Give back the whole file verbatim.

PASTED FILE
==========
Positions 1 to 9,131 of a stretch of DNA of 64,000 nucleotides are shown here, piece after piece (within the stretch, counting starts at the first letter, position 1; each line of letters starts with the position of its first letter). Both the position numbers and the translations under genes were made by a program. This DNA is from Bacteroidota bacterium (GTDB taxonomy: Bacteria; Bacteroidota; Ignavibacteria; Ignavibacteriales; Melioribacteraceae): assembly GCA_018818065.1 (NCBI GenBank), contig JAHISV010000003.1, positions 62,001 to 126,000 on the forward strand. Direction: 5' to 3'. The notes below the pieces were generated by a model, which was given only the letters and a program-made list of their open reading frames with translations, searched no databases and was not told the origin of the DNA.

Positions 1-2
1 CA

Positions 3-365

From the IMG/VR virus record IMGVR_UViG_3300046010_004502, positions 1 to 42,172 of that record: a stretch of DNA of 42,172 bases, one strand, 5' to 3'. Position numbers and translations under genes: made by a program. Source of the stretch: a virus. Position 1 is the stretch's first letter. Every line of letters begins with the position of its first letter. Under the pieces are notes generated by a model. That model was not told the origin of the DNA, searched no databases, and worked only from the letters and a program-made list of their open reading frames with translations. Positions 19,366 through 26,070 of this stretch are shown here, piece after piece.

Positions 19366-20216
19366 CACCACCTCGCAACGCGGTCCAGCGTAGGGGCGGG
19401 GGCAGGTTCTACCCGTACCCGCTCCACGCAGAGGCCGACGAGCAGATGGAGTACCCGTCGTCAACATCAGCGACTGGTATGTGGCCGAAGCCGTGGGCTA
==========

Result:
Positions 1 to 9,131 of a stretch of DNA of 64,000 nucleotides are shown here, piece after piece (within the stretch, counting starts at the first letter, position 1; each line of letters starts with the position of its first letter). Both the position numbers and the translations under genes were made by a program. This DNA is from Bacteroidota bacterium (GTDB taxonomy: Bacteria; Bacteroidota; Ignavibacteria; Ignavibacteriales; Melioribacteraceae): assembly GCA_018818065.1 (NCBI GenBank), contig JAHISV010000003.1, positions 62,001 to 126,000 on the forward strand. Direction: 5' to 3'. The notes below the pieces were generated by a model, which was given only the letters and a program-made list of their open reading frames with translations, searched no databases and was not told the origin of the DNA.

Positions 1-2
1 CA

Positions 3-365

From the IMG/VR virus record IMGVR_UViG_3300046010_004502, positions 1 to 42,172 of that record: a stretch of DNA of 42,172 bases, one strand, 5' to 3'. Position numbers and translations under genes: made by a program. Source of the stretch: a virus. Position 1 is the stretch's first letter. Every line of letters begins with the position of its first letter. Under the pieces are notes generated by a model. That model was not told the origin of the DNA, searched no databases, and worked only from the letters and a program-made list of their open reading frames with translations. Positions 19,366 through 26,070 of this stretch are shown here, piece after piece.

Positions 19366-20216
19366 CACCACCTCGCAACGCGGTCCAGCGTAGGGGCGGG
19401 GGCAGGTTCTACCCGTACCCGCTCCACGCAGAGGCCGACGAGCAGATGGAGTACCCGTCGTCAACATCAGCGACTGGTATGTGGCCGAAGCCGTGGGCTA